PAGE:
Daily Market Update – December 31, 2014 (Close)




Daily Market Update – December 31, 2014 (Close)

So far the first two days of this week have been disappointing if you’ve been looking for that fabled Santa Claus Rally, as I have.

You may have had a better chance of spotting the real Santa Claus on Christmas Eve than experiencing that rally, although there’s still Friday, strictly speaking, as that is the fifth day after Christmas.

This morning’s futures looked as if today will be just like the previous two days of this week and that trading would be in a narrow range.

The good news is that the range wasn’t anywhere near as narrow, but the bad news was that it was in the wrong direction, especially in the last hour.

This morning it looked as if that trading may get off to a positive start, even as energy prices were again moderately lower and getting further away from that $54 level.

I didn’t expect that there would be be much personal action today, but I didn’t expect much yesterday, either, and at least two trades came out of the boredom and even more today. 

Fortunately, those opportunities came before the market decided to not cooperate with those in a party mood.

While there was some economic news today, such as the Jobless Claims, nothing was really of the stature to typically move markets. Friday reveals an ISM number and sometimes that has an impact on things, but the beginning of a new tax year can bring its own dynamic, regardless of economic report activity.

Today, instead, was a day to think about last minute tax strategies, as looking through closets that are screaming for items to be donated and maybe losing positions longing to be sold.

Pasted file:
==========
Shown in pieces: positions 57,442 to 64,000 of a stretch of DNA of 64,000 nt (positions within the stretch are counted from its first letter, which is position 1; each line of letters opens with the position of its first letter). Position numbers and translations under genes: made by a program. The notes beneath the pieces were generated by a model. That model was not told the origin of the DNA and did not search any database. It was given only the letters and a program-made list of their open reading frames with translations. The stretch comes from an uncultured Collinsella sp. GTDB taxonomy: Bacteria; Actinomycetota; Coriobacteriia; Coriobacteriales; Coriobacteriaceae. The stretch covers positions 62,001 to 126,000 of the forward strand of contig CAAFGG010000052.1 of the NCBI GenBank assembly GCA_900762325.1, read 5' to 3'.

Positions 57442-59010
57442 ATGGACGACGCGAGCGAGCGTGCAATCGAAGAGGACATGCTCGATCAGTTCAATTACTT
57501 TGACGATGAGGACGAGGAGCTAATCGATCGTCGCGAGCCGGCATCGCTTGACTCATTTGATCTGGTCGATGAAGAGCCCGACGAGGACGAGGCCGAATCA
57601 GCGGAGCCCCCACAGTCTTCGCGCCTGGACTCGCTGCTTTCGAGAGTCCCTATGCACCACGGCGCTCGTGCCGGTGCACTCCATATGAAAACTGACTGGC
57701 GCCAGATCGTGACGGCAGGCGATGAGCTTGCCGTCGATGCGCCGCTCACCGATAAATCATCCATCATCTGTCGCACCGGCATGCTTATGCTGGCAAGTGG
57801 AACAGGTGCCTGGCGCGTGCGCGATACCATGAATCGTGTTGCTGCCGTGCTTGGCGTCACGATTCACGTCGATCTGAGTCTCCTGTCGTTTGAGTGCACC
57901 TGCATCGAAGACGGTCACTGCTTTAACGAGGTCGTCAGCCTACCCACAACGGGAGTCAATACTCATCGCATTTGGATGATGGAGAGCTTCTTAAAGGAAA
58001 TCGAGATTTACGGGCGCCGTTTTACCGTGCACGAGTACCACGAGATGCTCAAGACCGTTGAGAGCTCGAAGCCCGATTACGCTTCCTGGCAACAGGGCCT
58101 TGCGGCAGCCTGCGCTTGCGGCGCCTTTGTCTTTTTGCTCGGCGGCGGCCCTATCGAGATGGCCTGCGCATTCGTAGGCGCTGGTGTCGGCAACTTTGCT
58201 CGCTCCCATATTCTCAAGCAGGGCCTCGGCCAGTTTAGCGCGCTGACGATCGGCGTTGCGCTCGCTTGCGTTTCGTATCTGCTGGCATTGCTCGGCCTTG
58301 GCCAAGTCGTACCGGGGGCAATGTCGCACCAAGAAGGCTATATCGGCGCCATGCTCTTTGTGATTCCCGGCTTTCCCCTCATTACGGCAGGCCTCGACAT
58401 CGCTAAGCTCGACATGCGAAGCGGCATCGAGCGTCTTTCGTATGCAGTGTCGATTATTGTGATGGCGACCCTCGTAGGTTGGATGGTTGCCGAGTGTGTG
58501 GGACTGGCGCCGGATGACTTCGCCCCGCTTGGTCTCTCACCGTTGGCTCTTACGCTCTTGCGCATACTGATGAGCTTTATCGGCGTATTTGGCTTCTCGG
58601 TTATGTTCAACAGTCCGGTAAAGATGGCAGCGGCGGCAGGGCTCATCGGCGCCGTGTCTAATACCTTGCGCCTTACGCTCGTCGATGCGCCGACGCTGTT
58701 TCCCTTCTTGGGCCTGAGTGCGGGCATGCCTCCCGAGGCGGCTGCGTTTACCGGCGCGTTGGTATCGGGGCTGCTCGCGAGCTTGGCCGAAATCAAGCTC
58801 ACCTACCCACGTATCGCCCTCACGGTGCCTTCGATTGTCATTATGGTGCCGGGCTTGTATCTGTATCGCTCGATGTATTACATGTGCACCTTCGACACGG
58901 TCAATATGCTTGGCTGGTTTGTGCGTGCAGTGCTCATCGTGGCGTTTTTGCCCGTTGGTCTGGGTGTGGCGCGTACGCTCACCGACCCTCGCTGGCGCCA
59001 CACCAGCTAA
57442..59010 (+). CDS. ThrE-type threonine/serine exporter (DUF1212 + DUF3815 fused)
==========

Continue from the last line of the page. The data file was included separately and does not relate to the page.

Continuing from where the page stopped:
The basic rule for the former may be related to how your waist size has changed over the year. Meanwhile, the basic rule for the latter is based on your tax rate.

That rate, together with the time frame of your holding determines what kind of tax benefit you can get from taking a loss on the position.

That value can be expressed on a per share basis.

The question becomes can you reasonably expect the stock to appreciate by that much in the next 30 days, at which point you can buy shares back without triggering the “Wash Sales Rule.”

If the answer is that you don’t expect the stock to gain that much in that time frame, then there may be a tax advantage from selling, if in a taxable account.

A spreadsheet to do the calcul
ations is located at http://j.mp/1BhNGMI and offers a quick and simple analysis of whether or not it may make sense to take a loss.

That’s always a touchy subject and I hate taking losses other than for tax reasons, but I especially hate the idea of taking a loss in what should be a sound company, but may be subject to basic economic laws or business cycles

That definitely is the case in the energy sector, but I also think that is the case in all commodities, including metals. In the latter case that cycle has been much more prolonged than I ever would have imagined, but at some point an ascent will occur, as it always has in the past. Just as I hate taking losses, I especially hate to watch that ascent occur after I’ve taken the losses.

For today I wasn’t too worried about such things, but surprisingly did get an answer to my hopes for any errant opportunities to sell some calls on uncovered positions. I was prepared to hold my breath for those opportunities, even at the risk of turning blue, but it didn’t have to be that way.

I’d rather be a nice shade of pink, anyway, but maybe even more appropriately, a really nice shade of green to start the new year. A few of those unexpected sales at least may end up paying for tonight’s libations, just as the last hour’s sell off put me in a less festive mood, but at least the bubbles may cure that.

Happy New Year and wishes for health, happiness and prosperity to all.